If you pay attention to the conversation regarding tort reform and medical malpractice claims, you are likely aware of one of the most common arguments coming from critics of litigation after a medical error or mistake: these claims and awards are directly tied to increases in the costs of medical care and therefore are a burden on taxpayers.
Not only has this notion been used in attempts to discredit the nature of medical malpractice claims in general, but it has also been proven to have a significant impact on jurors’ opinions when it comes to awarding damages to plaintiffs.
Tort reform – a term used to describe efforts to reshape the U.S. civil litigation system and reduce the financial burden associated with frivolous lawsuits – has been a hot topic of conversation for what seems like decades at this point. And the ultimate goal of tort reform – to keep frivolous cases out of court and control the costs of healthcare and medical malpractice insurance – is commendable, because all attorneys should be pushing for the system to be as efficient and realistic as possible.
In one of the most significant and largest medical malpractice verdicts in the history of the U.S., a jury in one of the most conservative counties in New York recently awarded $130 million to a plaintiff whose child was born with a severe brain injury and a form of cerebral palsy after the hospital allegedly missed several warning signs and failed to take corrective action. After the award was announced, defense attorneys for the hospital being sued cried that the jury was “out of control” and, predictably, called for more tort reform.
And so, on the heels of one of the largest medical malpractice awards in recent years, it seems appropriate to discuss whether or not there is actual need for additional tort reform.
Impact of Shortening Statute of Limitations
One of the first ideas that legislators came up with when attempting tort reform was to shorten the statute of limitations – the amount of time that injured parties are legally allowed to exercise their legal rights and bring a claim forward.
Lawmakers hoped this would reduce the overall number of doctors being named in lawsuits, but in reality it resulted in more doctors being named as defendants in lawsuits because plaintiffs needed to act quickly and preserve their rights. Many times, investigation into the case causes multiple defendants to be dropped from record, but in the meantime they face the media attention and personal anxieties of being named in a malpractice lawsuit.
As for the argument of increases in healthcare costs as a result of malpractice suits, proponents of tort reform often claim that doctors’ fears of being sued for malpractice causes them to practice defensive medicine and prescribe tests and treatments that may be unnecessary, which then drives up the overall cost of healthcare. However, research done by the Congressional Budget Office and the Government Accountability Office shows that this is not the case, and that doctors actually have incentive to practice defensive medicine because it generates additional revenue.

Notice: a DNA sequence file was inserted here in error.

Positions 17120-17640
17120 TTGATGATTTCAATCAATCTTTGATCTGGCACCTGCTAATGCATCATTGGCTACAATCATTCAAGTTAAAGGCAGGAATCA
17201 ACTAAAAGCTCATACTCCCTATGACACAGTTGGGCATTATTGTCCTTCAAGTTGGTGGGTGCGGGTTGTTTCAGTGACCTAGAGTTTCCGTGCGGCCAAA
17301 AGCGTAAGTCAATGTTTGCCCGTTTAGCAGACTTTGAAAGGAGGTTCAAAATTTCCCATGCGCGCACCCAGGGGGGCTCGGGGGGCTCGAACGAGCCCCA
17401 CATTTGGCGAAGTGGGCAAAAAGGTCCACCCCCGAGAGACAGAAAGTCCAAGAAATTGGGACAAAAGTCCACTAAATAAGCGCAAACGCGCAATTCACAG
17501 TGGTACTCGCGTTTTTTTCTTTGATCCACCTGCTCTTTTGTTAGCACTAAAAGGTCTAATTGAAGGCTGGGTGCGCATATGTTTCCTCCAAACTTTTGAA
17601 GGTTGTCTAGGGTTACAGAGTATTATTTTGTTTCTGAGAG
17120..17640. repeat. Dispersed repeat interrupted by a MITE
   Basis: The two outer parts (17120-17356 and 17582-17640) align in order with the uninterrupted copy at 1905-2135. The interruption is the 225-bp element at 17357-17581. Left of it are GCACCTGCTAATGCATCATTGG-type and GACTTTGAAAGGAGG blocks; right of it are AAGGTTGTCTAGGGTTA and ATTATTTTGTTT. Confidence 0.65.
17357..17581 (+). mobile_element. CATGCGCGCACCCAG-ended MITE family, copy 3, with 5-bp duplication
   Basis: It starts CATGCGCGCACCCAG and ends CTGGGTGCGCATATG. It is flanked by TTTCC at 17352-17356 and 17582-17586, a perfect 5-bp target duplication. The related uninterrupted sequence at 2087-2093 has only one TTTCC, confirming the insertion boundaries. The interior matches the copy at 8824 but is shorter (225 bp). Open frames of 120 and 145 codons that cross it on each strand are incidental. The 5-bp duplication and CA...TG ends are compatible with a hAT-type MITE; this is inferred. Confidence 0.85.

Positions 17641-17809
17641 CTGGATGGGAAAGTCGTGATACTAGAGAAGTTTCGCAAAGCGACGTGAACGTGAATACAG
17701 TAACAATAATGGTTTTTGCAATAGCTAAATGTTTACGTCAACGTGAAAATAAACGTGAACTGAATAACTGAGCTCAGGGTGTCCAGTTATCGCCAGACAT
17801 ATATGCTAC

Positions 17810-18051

As far as the claim that further tort reform would reduce the cost of malpractice medicine, researchers at the Robert Wood Johnson Foundation conducted 11 major studies on the topic and found that medical malpractice insurance premiums were just as likely to increase in states with even extensive tort reform measures as those without them.
How Medical Malpractice is Good for Healthcare
If tort reform isn’t going to reduce the costs of healthcare and keep frivolous lawsuits out of the courts, then what is the real solution to the problem? The history of anesthesiology paints a vivid picture of how to best move forward and keep everyone’s best interests in mind.
In the late 1970s and early 1980s, insurance rates for anesthesiologists were among the highest of any area of medicine. Adverse affects were extremely common, and the complications that resulted were easily attributed to anesthesia. And since an estimated one in 6,000 administrations of anesthesia led to death, anesthesiologists were considered an extreme risk to insurers.
After all of the negative publicity caught up to the profession, the American Society of Anesthesiologists began a comprehensive overhaul of best practices and revamped standard procedures, which included mandatory monitoring of patients, reductions in consecutive hours worked and improved training. Within ten years of this shift, the fatality rate dropped from 1 in 6,000 to 1 in 200,000. Anesthesiologists experienced a dramatic drop in insurance costs – so low in fact that anesthesiologists’ premiums are among the lowest of all medical specialties.
What's the take away from this? A focus on improving patient safety and taking time to reduce the risk of injury or death can create a more positive environment for everyone, while simultaneously lowering the costs of maintaining a medical facility.